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End of the evacuation exercise (NEO) in the Netherlands

(B2) … A conflict breaks out inside Den Helder – a fictional country but a real region in the Netherlands. Neighboring countries or other countries have not planned interventions, but are ready to support Belgium by functioning as a base of operations for the troops who are to execute the NEO mission (*). 160 people, mainly family members of Belgian soldiers and Dutch students, must therefore be evacuated as quickly as possible... Here is the (fictitious) scenario which served as the basis for the intervention of nearly 1200 Belgian and Dutch soldiers, during the “Crazy Trip” exercise which has just ended, in the north of the Netherlands around Leeuwarden and Den Helder. The opportunity for Belgian soldiers, above all, from the four components (land, air, navy, medical) to put their knowledge into practice. On the menu: amphibious landing, assault landing, parachuting of personnel and equipment and medical evacuation.



Medevac © Sophie Petijean

An exercise that is not theory. The exercise which has just ended (it took place from May 7 to 15) allowed the Belgian soldiers to perfect their devices. “ It is a very Belgian-Belgian operation. We want to be sure that if necessary, we can evacuate an area alone, explained the Belgian Lieutenant Erik Eenaerts. But in absolute terms, this could undoubtedly lead to cooperation with the European Union or even with NATO.. » But with the Belgian presidency of the Union approaching (in 2010), this exercise is not useless at the political level either. He reminds us that although the 27 were unable to agree last December on the advisability of a European concept for the evacuation of citizens established in a third country, the question remains relevant. Quite simply because the risk remains.
It is enough to remember three recent examples…

Three major evacuations in almost a year. In Chad, in February 2007, after the rebel attack on N'Djamena an operational military presence (with patrols and means of land evacuation) was required (and this is only because one country - France in 'occurrence – had troops prepositioned in the country, and controlled the airport, that the situation was controllable and did not get out of hand). In Georgia, in August 2008, during the conflict with Russia, military means were required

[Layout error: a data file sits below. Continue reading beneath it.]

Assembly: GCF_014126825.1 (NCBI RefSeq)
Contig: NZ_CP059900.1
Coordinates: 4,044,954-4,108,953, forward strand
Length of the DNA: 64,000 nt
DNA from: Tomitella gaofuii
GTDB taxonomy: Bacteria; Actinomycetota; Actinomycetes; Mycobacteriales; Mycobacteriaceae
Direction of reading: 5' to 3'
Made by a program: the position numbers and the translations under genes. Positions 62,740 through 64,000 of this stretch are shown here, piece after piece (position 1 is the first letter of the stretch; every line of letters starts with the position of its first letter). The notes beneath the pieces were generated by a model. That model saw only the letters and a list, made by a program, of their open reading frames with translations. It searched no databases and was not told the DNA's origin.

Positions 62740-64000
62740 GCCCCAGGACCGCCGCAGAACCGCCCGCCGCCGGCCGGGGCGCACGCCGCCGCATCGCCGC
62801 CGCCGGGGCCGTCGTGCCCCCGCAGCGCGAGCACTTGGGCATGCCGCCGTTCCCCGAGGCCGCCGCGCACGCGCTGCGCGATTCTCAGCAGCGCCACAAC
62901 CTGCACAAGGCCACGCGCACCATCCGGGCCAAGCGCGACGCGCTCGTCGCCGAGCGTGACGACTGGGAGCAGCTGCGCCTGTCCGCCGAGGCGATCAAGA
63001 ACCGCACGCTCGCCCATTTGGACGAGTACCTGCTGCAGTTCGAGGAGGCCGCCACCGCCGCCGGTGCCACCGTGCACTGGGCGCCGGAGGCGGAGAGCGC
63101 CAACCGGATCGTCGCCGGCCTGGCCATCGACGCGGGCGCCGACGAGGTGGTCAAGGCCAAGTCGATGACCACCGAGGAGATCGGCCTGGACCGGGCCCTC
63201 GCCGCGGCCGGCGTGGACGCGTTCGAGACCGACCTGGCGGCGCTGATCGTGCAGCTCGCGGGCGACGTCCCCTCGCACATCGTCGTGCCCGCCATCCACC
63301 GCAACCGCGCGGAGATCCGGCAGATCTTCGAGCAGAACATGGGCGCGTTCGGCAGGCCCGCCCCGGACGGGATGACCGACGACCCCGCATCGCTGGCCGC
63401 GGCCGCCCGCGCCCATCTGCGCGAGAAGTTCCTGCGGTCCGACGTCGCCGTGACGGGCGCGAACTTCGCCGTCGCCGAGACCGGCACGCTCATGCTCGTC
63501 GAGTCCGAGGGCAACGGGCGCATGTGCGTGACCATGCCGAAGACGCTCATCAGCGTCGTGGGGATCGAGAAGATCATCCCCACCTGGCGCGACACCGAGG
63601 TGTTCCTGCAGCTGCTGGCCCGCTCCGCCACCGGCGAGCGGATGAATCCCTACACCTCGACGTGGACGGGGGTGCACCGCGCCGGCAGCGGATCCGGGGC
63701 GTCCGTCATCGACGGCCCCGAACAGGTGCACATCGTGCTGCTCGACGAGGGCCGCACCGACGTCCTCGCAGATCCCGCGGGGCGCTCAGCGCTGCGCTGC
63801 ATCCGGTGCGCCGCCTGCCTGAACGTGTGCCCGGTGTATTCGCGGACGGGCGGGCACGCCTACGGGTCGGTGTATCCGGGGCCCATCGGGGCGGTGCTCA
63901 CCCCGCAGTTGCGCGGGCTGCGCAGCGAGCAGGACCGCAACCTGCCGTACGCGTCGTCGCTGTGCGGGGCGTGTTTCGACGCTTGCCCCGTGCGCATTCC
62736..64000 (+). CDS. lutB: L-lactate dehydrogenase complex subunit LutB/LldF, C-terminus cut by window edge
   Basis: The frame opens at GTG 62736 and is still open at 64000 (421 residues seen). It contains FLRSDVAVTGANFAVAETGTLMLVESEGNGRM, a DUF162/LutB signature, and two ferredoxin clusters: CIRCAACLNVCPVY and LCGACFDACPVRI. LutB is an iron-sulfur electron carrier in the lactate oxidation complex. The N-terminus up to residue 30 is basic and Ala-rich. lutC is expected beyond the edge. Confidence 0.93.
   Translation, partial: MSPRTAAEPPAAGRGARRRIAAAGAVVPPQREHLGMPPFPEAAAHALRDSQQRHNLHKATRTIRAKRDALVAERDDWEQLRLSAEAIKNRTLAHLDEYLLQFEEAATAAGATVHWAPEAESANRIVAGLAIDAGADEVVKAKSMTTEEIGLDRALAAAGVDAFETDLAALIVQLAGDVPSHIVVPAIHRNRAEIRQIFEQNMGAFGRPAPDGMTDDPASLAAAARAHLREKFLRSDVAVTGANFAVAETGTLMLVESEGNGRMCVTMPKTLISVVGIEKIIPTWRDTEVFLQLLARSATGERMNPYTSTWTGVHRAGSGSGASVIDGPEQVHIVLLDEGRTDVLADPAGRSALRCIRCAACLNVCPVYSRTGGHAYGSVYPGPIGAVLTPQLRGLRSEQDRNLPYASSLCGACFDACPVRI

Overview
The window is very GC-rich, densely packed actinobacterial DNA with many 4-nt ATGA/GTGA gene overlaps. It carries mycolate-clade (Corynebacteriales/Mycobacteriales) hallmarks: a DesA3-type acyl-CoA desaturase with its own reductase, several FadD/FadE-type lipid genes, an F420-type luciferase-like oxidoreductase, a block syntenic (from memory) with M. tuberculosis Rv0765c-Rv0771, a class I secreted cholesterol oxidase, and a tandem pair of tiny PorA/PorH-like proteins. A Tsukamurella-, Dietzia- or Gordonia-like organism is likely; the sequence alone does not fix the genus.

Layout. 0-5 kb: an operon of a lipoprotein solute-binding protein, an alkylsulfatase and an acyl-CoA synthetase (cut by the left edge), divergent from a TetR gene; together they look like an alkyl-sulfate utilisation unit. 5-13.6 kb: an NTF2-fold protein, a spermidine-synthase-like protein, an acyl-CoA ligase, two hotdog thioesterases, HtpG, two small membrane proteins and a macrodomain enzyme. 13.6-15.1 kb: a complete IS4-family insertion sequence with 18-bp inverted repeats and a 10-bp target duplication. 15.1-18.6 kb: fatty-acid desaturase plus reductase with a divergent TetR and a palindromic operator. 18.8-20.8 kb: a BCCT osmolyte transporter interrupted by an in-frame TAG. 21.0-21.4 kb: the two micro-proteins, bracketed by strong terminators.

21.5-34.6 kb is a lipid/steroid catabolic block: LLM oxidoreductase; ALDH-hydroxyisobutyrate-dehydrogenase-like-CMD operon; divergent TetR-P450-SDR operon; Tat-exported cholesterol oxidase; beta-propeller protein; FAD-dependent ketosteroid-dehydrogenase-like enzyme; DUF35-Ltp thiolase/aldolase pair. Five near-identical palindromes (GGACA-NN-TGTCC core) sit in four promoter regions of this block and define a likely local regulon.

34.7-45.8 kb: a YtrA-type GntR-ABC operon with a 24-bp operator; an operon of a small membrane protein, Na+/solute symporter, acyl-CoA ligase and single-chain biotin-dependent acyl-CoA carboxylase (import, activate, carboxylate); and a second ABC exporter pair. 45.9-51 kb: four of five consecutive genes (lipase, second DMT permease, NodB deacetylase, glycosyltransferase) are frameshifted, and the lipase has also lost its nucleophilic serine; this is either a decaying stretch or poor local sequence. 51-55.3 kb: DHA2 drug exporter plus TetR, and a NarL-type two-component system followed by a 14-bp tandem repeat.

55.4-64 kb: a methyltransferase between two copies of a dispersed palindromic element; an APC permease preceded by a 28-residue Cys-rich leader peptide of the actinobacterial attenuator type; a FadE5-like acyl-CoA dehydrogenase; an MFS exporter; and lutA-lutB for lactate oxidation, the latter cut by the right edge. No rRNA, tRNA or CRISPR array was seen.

but only as an element of logistical support for the evacuation (as well as intelligence); but each country, more or less, carried out its evacuation operations in isolation. What was not
not very effective (the French were repatriated by plane while the Germans or Dutch took longer land routes). As for the example of Bombay, in November 2007,
the presence of the military was not necessary either from a security point of view (the Indian forces were sufficient) or from a logistical point of view (civilian planes could land) but
the absence of European coordination was patent, a “real souk” even denounced some MEPs. Read
the bombay lesson.

Comments : If we can therefore understand the reluctance of certain States to develop a new system replacing the national systems, we do however have difficulties in
understand how a coordination of resources would not be beneficial, both in terms of efficiency (speed of intervention), economy and service provided to citizens.

(*)A NEO is a military operation to evacuate citizens (nationals, Europeans or third countries) under threat to a zone without
risk in anticipation of eventual repatriation.

(Belgian army source)

(NGV)

Nicolas Gros Verheyde

Chief editor of the B2 site. Graduated in European law from the University of Paris I Pantheon Sorbonne and listener to the 65th session of the IHEDN (Institut des Hautes Etudes de la Défense Nationale. Journalist since 1989, founded B2 - Bruxelles2 in 2008. EU/NATO correspondent in Brussels for Sud-Ouest (previously West-France and France-Soir).